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  1. allinal20 is offline

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    Posted On:
    3/09/2012 2:11am

    Bullshido Newbie
     Style: judo

    --
    Hell yeah! Hell no!
    i also did judo for 5 yrs. Hapkido, depending on which school to a certain exteend, is a very comprehensive ma. Some school has kick that rivals the best tkd schools. The locks and holds are, exuberant, so many that one starts to wonder if there is a central philosophy. , The judo part, if u hv done judo is not as comprehensive (they teach u all the basics but hardly any randori).In some school, u would learn acrobatic moves close to capoeira and wushu, which to me is a plus. Hapkido, somehow, is not organised and has no central philosophy ( that's why they hv a book docummenting 5000 techniques). For example, in Wing Chun, there is a central theme, only three sets and nobody can put a lock on a practitioner because of the philosophy, not the techniques. Hapkido has not kata, which makes integration somewhat difficult. Remember one thing, before u commit to this or other equivalent arts, Judo is tough, the closest to full contact on a daily basis then any ma and much more lethal than any of the point-fight fantasies in real life. Shotokan, in my experience, is the most obstinate of ma, practising these stances and wide strikes over and over again with katas that looks seemingly useless. One might say that hapkido has Judo, locks, acrobatics, hands and kicks, etc.,but they never put too much emphasis on each. So depending on the school, u might use Hapkido as a point of divergence to fortify on different aspects later on.
  2. Kengashui is offline

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    Posted On:
    3/09/2012 2:26am


     Style: still deciding

    --
    Hell yeah! Hell no!
    thank you for the post allinal20. I will take this to heart, although it's starting to look like I will be focusing on muay thai first, then supplementing it with judo later on.
  3. Prone is offline
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    Posted On:
    3/09/2012 8:14am


     Style: BJJ / Kyokushinkai Karate

    --
    Hell yeah! Hell no!
    Quote Originally Posted by Kengashui View Post
    thank you for the post allinal20. I will take this to heart, although it's starting to look like I will be focusing on muay thai first, then supplementing it with judo later on.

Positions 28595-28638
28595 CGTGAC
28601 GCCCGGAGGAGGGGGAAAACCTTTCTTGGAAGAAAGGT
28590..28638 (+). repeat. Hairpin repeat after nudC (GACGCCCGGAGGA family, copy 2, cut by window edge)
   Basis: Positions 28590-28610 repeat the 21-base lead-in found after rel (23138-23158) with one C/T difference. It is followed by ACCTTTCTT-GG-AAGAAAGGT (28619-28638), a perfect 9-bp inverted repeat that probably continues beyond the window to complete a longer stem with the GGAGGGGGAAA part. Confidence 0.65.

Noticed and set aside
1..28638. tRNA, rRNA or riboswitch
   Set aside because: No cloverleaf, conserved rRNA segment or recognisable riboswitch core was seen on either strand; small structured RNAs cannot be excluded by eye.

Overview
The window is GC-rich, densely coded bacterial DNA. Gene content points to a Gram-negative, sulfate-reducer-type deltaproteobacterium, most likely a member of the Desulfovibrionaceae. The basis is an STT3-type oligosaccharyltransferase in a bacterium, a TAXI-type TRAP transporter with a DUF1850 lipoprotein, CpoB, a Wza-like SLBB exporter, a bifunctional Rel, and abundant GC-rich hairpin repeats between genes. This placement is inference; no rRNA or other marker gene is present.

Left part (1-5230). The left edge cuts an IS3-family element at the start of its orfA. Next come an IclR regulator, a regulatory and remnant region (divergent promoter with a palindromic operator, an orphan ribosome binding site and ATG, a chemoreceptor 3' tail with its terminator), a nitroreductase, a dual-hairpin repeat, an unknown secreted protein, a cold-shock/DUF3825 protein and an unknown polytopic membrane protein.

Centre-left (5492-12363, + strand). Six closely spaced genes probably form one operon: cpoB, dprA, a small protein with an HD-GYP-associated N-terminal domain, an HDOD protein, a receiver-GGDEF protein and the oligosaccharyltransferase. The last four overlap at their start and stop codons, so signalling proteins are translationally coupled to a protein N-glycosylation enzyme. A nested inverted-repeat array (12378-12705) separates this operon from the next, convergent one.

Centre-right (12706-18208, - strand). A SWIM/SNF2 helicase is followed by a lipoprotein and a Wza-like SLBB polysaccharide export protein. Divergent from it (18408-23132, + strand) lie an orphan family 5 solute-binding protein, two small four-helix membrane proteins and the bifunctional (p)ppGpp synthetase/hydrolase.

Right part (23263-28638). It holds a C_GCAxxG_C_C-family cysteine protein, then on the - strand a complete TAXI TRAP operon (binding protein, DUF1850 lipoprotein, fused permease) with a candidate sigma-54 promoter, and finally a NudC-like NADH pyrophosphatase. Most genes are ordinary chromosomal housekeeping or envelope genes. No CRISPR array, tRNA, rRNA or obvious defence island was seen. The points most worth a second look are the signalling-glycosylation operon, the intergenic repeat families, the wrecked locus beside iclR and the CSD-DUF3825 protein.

Well, you just had first (well second) hand experience why grappling ars are good to begin with. Then Kickboxing and MT and you will be all set...
  4. Omega Supreme is offline

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    Posted On:
    3/09/2012 10:35am

    staff
     Style: Chinese Boxing

    --
    Hell yeah! Hell no!
    Quote Originally Posted by allinal20 View Post
    i also did judo for 5 yrs. Hapkido, depending on which school to a certain exteend, is a very comprehensive ma. Some school has kick that rivals the best tkd schools. The locks and holds are, exuberant, so many that one starts to wonder if there is a central philosophy. , The judo part, if u hv done judo is not as comprehensive (they teach u all the basics but hardly any randori).In some school, u would learn acrobatic moves close to capoeira and wushu, which to me is a plus. Hapkido, somehow, is not organised and has no central philosophy ( that's why they hv a book docummenting 5000 techniques). For example, in Wing Chun, there is a central theme, only three sets and nobody can put a lock on a practitioner because of the philosophy, not the techniques. Hapkido has not kata, which makes integration somewhat difficult. Remember one thing, before u commit to this or other equivalent arts, Judo is tough, the closest to full contact on a daily basis then any ma and much more lethal than any of the point-fight fantasies in real life. Shotokan, in my experience, is the most obstinate of ma, practising these stances and wide strikes over and over again with katas that looks seemingly useless. One might say that hapkido has Judo, locks, acrobatics, hands and kicks, etc.,but they never put too much emphasis on each. So depending on the school, u might use Hapkido as a point of divergence to fortify on different aspects later on.
    You might want to get an education and learn how to write. Your Hapkido propaganda is utter bullshit.

    Hapkido doesn't have kata? Guess again asshole.
    Judo randori is more lethal than point sparring? Apples and Oranges.
    Shotokan is obstinate? Are you also racist?

    The only thing that made sense is "depending upon the school". Now, when you're more educated in the different schools of Hapkido, then, maybe, you might be able to give some solid advice.
  5. Kengashui is offline

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    Posted On:
    3/10/2012 9:08pm


     Style: still deciding

    --
    Hell yeah! Hell no!